After sharing her inspriations for creating ball-jointed dolls in part 1, French artist, Lillycat of CeriseDolls, shares her thoughts about tattoos, femininity, artists that inspire her, and her dreams for the future.
BJDmagazine: Your tattoos are are considered magnificent and sometimes terrifying. Do you see them that way?
Rachelle: Yes, and I am usually very happy when I read this type of commentary. One cannot please everyone, but in any case, I prefer people to be scared or to feel something, rather than feel nothing. My universe is partly childish and partly gloomy gothic. My script writer calls it Happy Dark.
BJDmagazine: Your dolls are all ultra-feminine with round hips. This is rare in the world of BJDs. Why such a different approach?
Rachelle: This is my search for the ideal body. Hips are truly a symbol of femininity, far more than breasts. It is from hips that we give life, and they are what differentiates us from men. This is why I really want to emphasize this part of our anatomy. After that, it is a question of design and balance. Very wide hips, like the ones of my new prototype, Diabolo Grenadine, work better with a small chest. It conveys the feeling of a child woman, of strong and weak at the same time. As always, it all depends on what one wants to convey. Often in the world of BJDs, figures have very stereotypical bodies for one good and simple reason: clothing. Collectors must to be able to find clothing easily. Because of this fact, doll creators have to conform to a norm that slightly limits creativity. Because my dolls are not meant to be dressed, I have more freedom to design.
BJDmagazine: For each doll you create a unique personality with a unique resin color, unique body art, and unique accessories. Why and above all how do you approach the creation of such rich and different characters?
Rachelle: What interests me is the idea, the creation of a character. Therefore, I have no interest in the act of repeating the same thing over and over. Thus, even in the case of the limited edition dolls, like Sandre which is a limited edition of 8, by changing the body work, the paints and the accessories, I feel that I am creating something new and motivating each time. From a creative point of view, it is very interesting to challenge oneself to find new ideas.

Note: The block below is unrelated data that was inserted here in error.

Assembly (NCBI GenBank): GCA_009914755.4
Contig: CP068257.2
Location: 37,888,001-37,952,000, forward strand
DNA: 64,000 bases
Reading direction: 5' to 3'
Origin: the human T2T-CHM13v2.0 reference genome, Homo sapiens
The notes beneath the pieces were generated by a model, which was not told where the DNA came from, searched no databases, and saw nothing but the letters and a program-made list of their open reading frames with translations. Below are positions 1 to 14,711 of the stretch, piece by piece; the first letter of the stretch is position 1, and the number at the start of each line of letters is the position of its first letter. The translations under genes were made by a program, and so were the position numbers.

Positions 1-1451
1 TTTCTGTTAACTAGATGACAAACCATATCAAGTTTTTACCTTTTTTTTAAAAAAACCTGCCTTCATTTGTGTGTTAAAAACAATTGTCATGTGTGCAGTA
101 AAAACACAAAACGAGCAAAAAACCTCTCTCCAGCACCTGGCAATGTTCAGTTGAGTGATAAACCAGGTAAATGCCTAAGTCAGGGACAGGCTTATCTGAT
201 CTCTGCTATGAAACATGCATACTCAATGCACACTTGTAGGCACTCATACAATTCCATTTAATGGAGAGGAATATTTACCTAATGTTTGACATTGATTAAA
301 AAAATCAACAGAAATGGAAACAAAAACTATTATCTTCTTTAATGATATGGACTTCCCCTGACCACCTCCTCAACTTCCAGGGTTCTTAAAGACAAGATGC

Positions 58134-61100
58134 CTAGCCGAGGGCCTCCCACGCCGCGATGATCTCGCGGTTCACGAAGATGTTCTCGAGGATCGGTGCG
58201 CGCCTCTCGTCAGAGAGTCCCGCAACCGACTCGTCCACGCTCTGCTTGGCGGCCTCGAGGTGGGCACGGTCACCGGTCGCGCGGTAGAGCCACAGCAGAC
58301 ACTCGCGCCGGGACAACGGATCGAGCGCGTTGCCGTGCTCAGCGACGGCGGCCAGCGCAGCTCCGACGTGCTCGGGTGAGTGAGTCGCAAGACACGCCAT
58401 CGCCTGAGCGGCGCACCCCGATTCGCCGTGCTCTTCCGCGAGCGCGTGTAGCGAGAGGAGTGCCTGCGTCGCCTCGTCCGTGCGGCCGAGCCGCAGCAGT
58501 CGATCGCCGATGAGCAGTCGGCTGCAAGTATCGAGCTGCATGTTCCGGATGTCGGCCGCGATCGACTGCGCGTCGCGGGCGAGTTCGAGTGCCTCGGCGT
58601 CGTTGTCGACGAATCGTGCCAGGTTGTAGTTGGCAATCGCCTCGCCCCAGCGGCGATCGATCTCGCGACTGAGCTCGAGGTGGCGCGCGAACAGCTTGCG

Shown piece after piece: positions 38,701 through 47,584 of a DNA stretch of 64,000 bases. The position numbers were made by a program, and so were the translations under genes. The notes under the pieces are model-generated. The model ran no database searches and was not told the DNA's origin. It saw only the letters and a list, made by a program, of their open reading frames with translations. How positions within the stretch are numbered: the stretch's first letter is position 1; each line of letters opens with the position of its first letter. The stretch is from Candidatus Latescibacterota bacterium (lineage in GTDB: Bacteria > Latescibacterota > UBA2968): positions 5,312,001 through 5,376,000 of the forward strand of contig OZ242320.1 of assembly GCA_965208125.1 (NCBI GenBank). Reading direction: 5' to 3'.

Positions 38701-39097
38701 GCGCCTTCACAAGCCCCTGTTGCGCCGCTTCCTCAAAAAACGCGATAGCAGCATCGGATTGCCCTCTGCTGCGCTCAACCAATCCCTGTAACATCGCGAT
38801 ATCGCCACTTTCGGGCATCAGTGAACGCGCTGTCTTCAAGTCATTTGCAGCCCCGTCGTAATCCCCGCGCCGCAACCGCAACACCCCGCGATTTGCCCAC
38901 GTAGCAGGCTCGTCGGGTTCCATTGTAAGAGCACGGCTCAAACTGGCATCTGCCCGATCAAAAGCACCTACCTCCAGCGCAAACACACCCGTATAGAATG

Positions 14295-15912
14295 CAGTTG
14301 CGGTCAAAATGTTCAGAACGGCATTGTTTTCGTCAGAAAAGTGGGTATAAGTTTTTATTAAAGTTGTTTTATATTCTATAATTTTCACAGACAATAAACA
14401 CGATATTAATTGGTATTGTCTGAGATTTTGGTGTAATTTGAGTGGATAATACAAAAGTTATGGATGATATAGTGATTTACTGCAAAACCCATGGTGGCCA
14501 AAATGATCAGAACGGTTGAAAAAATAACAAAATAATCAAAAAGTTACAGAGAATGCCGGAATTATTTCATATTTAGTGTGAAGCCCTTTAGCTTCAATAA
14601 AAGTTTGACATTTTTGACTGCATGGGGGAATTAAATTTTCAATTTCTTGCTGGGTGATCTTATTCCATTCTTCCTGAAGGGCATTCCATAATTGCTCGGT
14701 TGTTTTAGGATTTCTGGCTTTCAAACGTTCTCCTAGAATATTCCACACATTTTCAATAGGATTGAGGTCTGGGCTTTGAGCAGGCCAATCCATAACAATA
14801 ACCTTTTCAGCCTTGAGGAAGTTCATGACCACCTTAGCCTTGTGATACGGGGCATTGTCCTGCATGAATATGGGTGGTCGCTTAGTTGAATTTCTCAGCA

BJDmagazine: Your dolls have a moving animal quality with almost feline faces. Can you elaborate?
Rachelle: I have a passion for Monsters. Beautiful monsters in the style of Guillermo del Toro are a reference for me. Through the dolls I’ve created so far, I have tried to reveal the animal and wild inside us. I want characters that are both ultra-feminine, even a little erotic, and at the same time absolutely unrealistic, almost alien. And besides, I adore cats . So I’m thinking about pushing that aspect more and more in my upcoming prototypes.
BJDmagazine: What importance do you give to the eyes of the doll?
Rachelle: The eyes say something of what you have inside you. The gaze is very important. My characters’ eyes are not realistic either, precisely to create that animal quality we were talking about.
BJDmagazine: Your dolls have been compared to articulated sculptures rather than “toys”. What is your perception? Do you play with your creations?
Rachelle: I do not play with my creations at all, and neither do I play with any of the dolls in my collection. In fact my dolls are closer to articulated sculpture than to toys. The way they are painted makes it impractical for them to be played with. But the fact that they are articulated like a “toy” makes it possible for interaction to happen. There is no interaction with classical sculpture, whereas the BJD allows each owner to appropriate it. The same doll displayed in my house will look different in yours because you will pose her differently. That is what is amazing about BJDs. Even if it is someone else’s creation, the fact that in your house you will give the doll one pose rather than another tells something about you. At times she can be hunched over, at times sure of herself, at times seductive, and at times withdrawn. And all of that can happen with the same doll!
BJDmagazine: Tell us about your experiences at the LDoll Festival Convention?
Rachelle: I found the convention very interesting. I don’t leave my workshop very often, so it was a wonderful opportunity for me to meet others in the field, and to exchange ideas. I met tons of adorable people! I did not go to sell, but rather to meet people.
BJDmagazine: Your dolls are exhibited at the Galerie Alain Daudet in Toulouse. Do you have other plans to exhibit?
Rachelle: This exhibit is a wonderful opportunity and experience for me. I don’t have any new plans at the moment. I would really like to work on a similar exhibit again. My dream would be to participate in an exhibit abroad, alongside the Japanese, Russian and French artists I admire, like Hisuki, Katan Amano, Lee Jaeyeon, Lidia Snul, Marina Bychkova, and Dust of Dolls.
BJDmagazine: Are you working on a new BJD? Do you have a new doll in mind?
Rachelle: Yes, I am working on three prototypes that I hope to finish soon, because I already have lots of ideas for new ones… But the days are unfortunately too short to have the time to do everything I would like to do. That’s irritating! As I work on the prototypes, I am also preparing new Sandres, and new Dreamings. I would love to work on a male BJD. That would be a real challenge!
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